God alone is Author and Master of life

  • June 13, 2024

Not long ago, I was presenting a Theology of the Body series at Emmanuel Reformed Church in Whitby, Ontario. I was teaching Catholics, but some elderly women from the Reformed congregation began attending the classes. One in particular was keen to understand what Catholics believe about many different issues. When she got to the topic of euthanasia, her reasoning went along utilitarian lines. “If people can no longer contribute to society, and they don’t have many more years in front of them anyway, it’s okay to choose to die a little sooner, isn’t it?” 

Several students gently chimed in to explain to her it wasn’t okay. They asked if she had ever found any examples of God commanding euthanasia in the Bible--or rather were the elderly to be honoured, the weaker among us to be cared for, and the human dignity of the imago Dei to be always upheld? She eagerly listened as though she expected Catholics to have the definitive answer. 

We told her we don’t measure human life in “resources: monetary value, production capabilities, time left, etc. Someone who exists, is automatically precious to God, to the Church, and should be precious to their fellow human beings. We emphasized human beings are priceless no matter their condition of body or soul, and endangered human life should always be reasonably sustained until the Father decides our time of passage into eternity. (However, no one is forced to use “extraordinary means” indefinitely to preserve life rather than dying naturally.)

I don’t take lightly the serious reasons people have for determining to commit suicide (no euphemism can take away the reality of “medical assistance in dying”). It could be unmanageable pain, unremitting depression, a terminal illness, dire circumstances with seemingly no way out, chronic illness, feeling like a burden to others or overwhelming tragedy or loss. St. Thérèse of Lisieux, in the midst of horrific pains,wisely counseled: “Never leave deadly medicine within reach of a sick person.” 

The bottom line is that God alone is the Author and Master of human life from its beginning to its end: not any government, law, policy, social program, false compassion or altruism, scientist, doctor, family member, ideology or insurance company. Not even we ourselves are allowed by God to have that full and total control over our own temporal destiny, to pen the final flourish of our story here on earth.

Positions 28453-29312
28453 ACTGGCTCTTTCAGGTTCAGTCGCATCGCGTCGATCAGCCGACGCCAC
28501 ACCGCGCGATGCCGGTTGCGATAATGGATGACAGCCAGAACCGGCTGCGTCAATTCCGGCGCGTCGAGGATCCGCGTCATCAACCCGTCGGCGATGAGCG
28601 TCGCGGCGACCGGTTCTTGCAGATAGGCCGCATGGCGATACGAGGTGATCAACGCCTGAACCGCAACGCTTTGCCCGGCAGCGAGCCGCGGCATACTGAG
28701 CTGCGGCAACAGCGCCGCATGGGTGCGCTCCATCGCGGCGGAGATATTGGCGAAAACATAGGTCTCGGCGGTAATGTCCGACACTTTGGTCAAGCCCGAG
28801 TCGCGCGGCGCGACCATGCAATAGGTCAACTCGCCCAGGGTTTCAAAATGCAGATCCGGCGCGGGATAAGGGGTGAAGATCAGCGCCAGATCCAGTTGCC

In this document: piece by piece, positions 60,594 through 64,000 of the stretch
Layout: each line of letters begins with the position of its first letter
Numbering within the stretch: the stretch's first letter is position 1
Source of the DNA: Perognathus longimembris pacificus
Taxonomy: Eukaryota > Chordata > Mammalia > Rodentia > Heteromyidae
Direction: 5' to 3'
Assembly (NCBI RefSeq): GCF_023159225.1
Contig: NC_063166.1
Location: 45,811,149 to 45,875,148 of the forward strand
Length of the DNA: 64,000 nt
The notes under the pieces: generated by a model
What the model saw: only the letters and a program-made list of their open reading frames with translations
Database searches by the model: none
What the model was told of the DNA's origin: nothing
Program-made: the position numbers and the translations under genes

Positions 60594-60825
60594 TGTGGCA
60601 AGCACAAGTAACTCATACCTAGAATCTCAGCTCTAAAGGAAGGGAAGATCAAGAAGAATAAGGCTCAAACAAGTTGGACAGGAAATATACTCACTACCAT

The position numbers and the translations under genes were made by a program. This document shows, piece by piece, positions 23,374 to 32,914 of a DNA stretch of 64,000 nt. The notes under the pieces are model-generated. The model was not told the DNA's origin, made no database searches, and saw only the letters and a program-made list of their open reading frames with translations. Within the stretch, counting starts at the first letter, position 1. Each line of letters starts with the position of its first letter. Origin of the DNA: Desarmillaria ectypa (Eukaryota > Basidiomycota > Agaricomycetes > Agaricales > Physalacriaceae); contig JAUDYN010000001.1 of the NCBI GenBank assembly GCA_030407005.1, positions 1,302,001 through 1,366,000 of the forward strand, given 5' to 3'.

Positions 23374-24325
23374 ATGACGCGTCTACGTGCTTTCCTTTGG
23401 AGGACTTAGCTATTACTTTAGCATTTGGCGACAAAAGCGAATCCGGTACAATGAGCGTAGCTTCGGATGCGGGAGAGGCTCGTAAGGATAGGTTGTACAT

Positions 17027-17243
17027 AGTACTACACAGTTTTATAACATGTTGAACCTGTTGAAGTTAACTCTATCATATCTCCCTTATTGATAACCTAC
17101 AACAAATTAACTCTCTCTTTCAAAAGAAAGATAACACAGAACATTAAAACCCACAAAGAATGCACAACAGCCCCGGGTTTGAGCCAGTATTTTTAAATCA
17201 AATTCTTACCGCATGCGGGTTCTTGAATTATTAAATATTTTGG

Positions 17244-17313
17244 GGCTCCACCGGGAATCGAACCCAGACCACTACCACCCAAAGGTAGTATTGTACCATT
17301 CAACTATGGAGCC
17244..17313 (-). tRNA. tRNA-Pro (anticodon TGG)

Leaving aside the gross and growing abuse in Canada and elsewhere of those euthanized against their will, euthanized under false pretenses, euthanized due to coercion, euthanized to free up a bed or retrieve organs, euthanized because they are too incapacitated to give consent, euthanized because they are too young or too old to give proper consent, I make the following arguments against euthanasia for those who might be contemplating it, or see it as a definite possibility in their remote future.

God knows how to direct the optimal orchestration of events for our salvation, so even for those who die young or suddenly, it may be that God allows this because, for a particular individual, it was the “best” time, “their” time. Lingering, even lifelong illness, can be extremely fruitful and redemptive for the one suffering, those around them, and indeed, the world. If all we can do is pray and offer ourselves and our Calvary to God and for others, perhaps even as a “victim soul,” there can be nothing more meaningful and useful. God knows exactly how much time we need in this life to put our house in order, say our goodbyes, forgive, ask for forgiveness, repent, grow in faith and virtue, grow closer to Him, do His will, reflect on our lives, right wrongs, “work out our salvation with fear and trembling,” give thanks, make our final “Fiat,” and most of all, develop a stronger longing to be with God forever in Heaven (this is what Purgatory is for, in great part!) And lastly, you matter. You are invaluable. Your presence is needed, even if you are in a coma. God knows the reason. In this life, we only see the underside of the tapestry, a jumbled bunch of unintelligible knots. On the other side, we’ll see the beautiful scene, and our indispensable place in it…until the very end. 

Sr. Helena Raphael Burns, fsp, is a Daughter of St. Paul. She holds a Masters in Media Literacy Education and studied screenwriting at UCLA. HellBurns.com  Twitter: @srhelenaburns  #medianuns

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